Tips for dealing with the Employment Tribunal

Top Tips for dealing with the Employment Tribunal

Each Tribunal around the country is different and so it is difficult to say how the administration of your case will be dealt with. There are however some tips for dealing with the Employment Tribunal which will assist you with the smooth running of your case.

1)      Limit the correspondence that you send to the Tribunal

Avoid copying in the Employment Tribunal to correspondence unless it is crucial to your case or case management. Any evidence that you want to bring to the Tribunal’s attention should be included in final bundle of evidence for the Hearing.

Try to limit correspondence with the Employment Tribunal to times when you have been ordered to do so or if you are making an application to the Tribunal, for instance in respect of asking for a postponement or to order something.

2)      Allow time to receive a response

The time scale for responding varies around the country and depends upon how busy the particular Tribunal is. Currently they state that they aim to respond or deal with correspondence within 10 working days.

Unless it is extremely urgent or needs to be dealt with before hand it is recommended that you wait two weeks before contacting the Tribunal, unless you think that your correspondence did not reach them for any reason, in which case you can always telephone to confirm receipt. .

3)      Provide realistic time estimates

The Employment Tribunal will decide, based on the type of claim that you have, how many days your final Hearing will take. Often when making the decision the Employment Tribunal will only have the details of your claim in your ET1 claim form and therefore their understanding of the issues and evidence may be limited. Therefore to avoid having to make an application to the Tribunal to change the date and number of days for your Hearing be realistic in the time it is likely to take.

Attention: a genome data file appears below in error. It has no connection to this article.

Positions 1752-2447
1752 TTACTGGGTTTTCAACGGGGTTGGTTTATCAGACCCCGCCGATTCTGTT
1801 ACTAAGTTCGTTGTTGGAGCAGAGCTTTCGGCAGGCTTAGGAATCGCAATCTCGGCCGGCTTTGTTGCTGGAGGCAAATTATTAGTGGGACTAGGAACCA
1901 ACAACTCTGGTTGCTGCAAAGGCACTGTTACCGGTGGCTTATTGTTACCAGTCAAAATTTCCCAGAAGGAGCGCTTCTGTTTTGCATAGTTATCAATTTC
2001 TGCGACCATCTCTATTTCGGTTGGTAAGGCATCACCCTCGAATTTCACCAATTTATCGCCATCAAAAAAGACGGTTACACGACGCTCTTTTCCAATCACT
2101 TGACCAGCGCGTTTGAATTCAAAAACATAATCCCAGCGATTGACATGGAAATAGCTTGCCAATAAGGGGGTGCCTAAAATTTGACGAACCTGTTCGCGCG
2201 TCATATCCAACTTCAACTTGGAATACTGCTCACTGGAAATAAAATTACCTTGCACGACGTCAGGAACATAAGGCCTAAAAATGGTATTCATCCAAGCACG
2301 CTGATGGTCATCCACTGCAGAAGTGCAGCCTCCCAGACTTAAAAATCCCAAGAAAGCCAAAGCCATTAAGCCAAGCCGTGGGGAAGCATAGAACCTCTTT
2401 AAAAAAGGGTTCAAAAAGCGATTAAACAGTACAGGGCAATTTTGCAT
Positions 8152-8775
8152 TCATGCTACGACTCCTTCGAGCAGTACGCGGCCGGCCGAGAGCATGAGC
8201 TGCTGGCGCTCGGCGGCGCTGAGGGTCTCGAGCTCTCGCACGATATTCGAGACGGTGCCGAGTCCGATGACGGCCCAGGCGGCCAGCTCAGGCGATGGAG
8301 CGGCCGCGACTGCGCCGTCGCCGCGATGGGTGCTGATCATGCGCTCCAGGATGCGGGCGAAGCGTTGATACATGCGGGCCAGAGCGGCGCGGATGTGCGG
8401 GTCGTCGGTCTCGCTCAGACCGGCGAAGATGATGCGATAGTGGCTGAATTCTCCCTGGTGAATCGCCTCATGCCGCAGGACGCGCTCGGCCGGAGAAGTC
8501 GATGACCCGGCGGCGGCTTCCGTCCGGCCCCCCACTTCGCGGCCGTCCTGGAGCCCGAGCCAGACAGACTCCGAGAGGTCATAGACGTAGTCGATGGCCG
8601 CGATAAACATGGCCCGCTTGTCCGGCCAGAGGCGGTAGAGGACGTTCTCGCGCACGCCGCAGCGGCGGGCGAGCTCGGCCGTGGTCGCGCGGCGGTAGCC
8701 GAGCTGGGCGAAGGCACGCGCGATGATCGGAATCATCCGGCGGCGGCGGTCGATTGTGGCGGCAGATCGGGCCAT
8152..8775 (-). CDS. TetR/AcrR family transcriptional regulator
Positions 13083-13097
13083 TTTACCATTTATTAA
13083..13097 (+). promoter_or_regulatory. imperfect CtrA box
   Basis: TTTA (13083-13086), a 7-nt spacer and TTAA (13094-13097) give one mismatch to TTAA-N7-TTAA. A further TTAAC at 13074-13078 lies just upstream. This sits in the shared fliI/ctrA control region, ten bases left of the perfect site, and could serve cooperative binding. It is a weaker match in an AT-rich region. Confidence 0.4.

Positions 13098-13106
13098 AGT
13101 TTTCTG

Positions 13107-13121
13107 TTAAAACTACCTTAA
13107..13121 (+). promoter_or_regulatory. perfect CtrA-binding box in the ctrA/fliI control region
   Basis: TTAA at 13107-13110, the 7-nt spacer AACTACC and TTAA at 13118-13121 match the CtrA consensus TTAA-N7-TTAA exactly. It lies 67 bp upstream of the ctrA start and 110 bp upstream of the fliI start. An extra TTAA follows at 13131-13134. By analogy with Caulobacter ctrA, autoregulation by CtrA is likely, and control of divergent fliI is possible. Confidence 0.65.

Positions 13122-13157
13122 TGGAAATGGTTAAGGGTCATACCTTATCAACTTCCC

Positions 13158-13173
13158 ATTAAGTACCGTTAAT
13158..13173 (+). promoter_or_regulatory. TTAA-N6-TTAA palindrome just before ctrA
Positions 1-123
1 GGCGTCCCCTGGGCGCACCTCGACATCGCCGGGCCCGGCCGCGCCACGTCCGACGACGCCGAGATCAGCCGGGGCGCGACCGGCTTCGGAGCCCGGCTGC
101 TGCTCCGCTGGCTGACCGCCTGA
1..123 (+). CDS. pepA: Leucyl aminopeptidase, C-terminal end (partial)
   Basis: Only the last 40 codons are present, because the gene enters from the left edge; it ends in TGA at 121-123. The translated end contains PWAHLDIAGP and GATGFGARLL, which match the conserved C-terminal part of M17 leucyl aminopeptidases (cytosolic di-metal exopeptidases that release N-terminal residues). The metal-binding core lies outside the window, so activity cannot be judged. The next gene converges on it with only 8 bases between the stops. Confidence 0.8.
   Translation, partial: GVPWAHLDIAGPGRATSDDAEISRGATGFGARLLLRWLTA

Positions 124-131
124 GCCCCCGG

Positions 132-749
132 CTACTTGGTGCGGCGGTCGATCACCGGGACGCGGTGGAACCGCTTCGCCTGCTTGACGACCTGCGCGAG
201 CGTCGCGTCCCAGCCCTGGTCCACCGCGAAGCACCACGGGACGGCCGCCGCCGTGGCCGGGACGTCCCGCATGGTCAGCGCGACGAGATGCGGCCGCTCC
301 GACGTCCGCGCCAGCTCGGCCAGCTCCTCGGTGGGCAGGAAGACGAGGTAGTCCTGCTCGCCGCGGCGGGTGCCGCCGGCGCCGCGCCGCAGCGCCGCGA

If there are particularly complicated issues that require a lot of evidence and a number of witnesses for you and the Employer you will need more than one day for the Hearing, and so it is advisable to inform the Employment Tribunal of this from the outset.

4)      Avoid asking for last minute postponements

There is nothing worse than having to make a rushed application to the Employment Tribunal because your witnesses are not available on your Hearing date, or because you have not been able to prepare a document which has been ordered.

These last minute applications also increase the workload of the Employment Tribunal which means that it then takes longer to get a response. 

As far as possible you should plan in advance for your claim, and if you are representing yourself you should be realistic about the amount of time things will take you. Don’t forget to factor in the time you will need to look for a new job.

 5)      Wherever possible try to reach agreement with the Employer or their representative about preparation of your case.

As set out above, you do not need to copy the Employment Tribunal into all of your correspondence, and unless they specifically order you to do so you do not need to send the Employment Tribunal documents or evidence for the final Hearing, until the day of the final Hearing.

What this means is that whilst you should endeavour to meet the deadlines set out by the Tribunal in any preparation order, you are able to agree an amendment to this timetable with the Employer or their representative. If an agreement can be reached it means that there is no need for you to apply to the Employment Tribunal.

For example, you have to exchange your list of documents with the Employer on the 1st April, but you are going to be on holiday from the 25th March – 2nd April. There is no need to go straight to the Employment Tribunal, it is recommended that you ask the Employer (or their representative) in writing to agree an extension until say the 3rd April. If the Employer refuses then you should make an application to the Employment Tribunal, and enclose a copy of your correspondence with the Employer within which you have asked for their agreement.

If you find yourself in this situation, as with 4 above, you should plan ahead and ensure that you deal with the issue as soon as you become aware of it.

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The information contained in this blog post is provided for guidance and is a snapshot of the law at the time it is written. It is provided for your information only and should not be used as a substitute for obtaining legal advice that it specific to your particular circumstances.

The guidance should not be relied upon in any decision making process. It is strongly recommended that you seek advice before taking action.

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